At the end of October, 41 IWW members arrived from Seattle by ship. They were met by the sheriff and 300 armed deputies. The IWW members were arrested and beaten, before being forced to run through crowds of deputies wielding clubs and whips as they were driven out of the town.
The attack provoked outrage in the labor movement and the IWW announced its intention to hold a public meeting in Everett on Sunday, November 5. More than 300 IWW members traveled from Seattle on two passenger vessels for the meeting. More than 200 armed deputies under the sheriff’s control waited on the docks for the ships to arrive. As the workers attempted to disembark, the deputies opened fire. Many of the IWW members crowded on the deck fell in the first volley of shots. Others jumped into the water. At the end of the mayhem five IWW members had been shot, a further six were missing and presumed dead and 27 were injured. Two deputies were also reportedly killed.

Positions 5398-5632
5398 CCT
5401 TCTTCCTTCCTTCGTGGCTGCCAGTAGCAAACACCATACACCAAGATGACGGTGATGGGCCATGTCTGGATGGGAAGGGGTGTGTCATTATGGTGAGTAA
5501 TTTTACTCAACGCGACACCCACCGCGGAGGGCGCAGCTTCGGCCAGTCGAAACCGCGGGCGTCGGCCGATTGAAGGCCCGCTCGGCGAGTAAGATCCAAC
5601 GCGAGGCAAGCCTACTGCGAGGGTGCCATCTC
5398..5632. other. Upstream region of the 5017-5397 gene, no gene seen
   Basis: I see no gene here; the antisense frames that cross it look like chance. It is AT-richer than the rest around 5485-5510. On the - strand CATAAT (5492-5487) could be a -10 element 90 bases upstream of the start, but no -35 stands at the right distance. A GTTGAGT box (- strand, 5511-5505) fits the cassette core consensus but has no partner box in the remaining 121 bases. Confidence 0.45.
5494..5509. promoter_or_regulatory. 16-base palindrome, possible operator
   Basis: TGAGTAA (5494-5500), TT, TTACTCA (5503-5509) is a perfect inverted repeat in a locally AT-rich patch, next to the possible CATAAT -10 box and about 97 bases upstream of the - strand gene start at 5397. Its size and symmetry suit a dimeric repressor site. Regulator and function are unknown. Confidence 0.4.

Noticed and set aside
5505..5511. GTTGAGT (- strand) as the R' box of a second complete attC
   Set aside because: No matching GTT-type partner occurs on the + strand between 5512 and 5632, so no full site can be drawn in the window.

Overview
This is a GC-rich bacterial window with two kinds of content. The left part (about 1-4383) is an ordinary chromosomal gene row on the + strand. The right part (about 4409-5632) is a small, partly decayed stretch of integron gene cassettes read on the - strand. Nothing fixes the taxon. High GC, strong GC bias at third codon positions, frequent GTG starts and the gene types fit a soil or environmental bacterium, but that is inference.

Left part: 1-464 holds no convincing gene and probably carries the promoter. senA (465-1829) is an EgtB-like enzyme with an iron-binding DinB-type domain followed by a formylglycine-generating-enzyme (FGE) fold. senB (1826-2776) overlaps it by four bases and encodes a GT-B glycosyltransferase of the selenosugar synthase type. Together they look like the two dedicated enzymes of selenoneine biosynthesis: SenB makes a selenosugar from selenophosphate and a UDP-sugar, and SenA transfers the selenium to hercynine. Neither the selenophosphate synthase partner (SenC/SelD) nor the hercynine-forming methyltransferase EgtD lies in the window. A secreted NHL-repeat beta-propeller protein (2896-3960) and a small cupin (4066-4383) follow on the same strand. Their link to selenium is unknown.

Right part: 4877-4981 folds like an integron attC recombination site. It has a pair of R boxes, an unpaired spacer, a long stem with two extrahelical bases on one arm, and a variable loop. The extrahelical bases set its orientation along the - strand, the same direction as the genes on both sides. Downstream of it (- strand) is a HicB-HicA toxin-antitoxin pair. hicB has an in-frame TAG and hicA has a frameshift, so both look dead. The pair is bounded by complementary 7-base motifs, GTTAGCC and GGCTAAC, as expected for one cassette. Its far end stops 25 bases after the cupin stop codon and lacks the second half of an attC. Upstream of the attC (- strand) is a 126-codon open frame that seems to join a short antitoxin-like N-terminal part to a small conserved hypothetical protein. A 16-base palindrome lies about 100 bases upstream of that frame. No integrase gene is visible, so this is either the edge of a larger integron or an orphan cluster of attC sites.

Seventy-four IWW members, including Thomas Tracy, one of the organization’s leaders, were arrested following the massacre and charged with the murder of the two deputies. Tracy was subsequently acquitted of the murder charge and the charges against the remaining IWW members were dropped.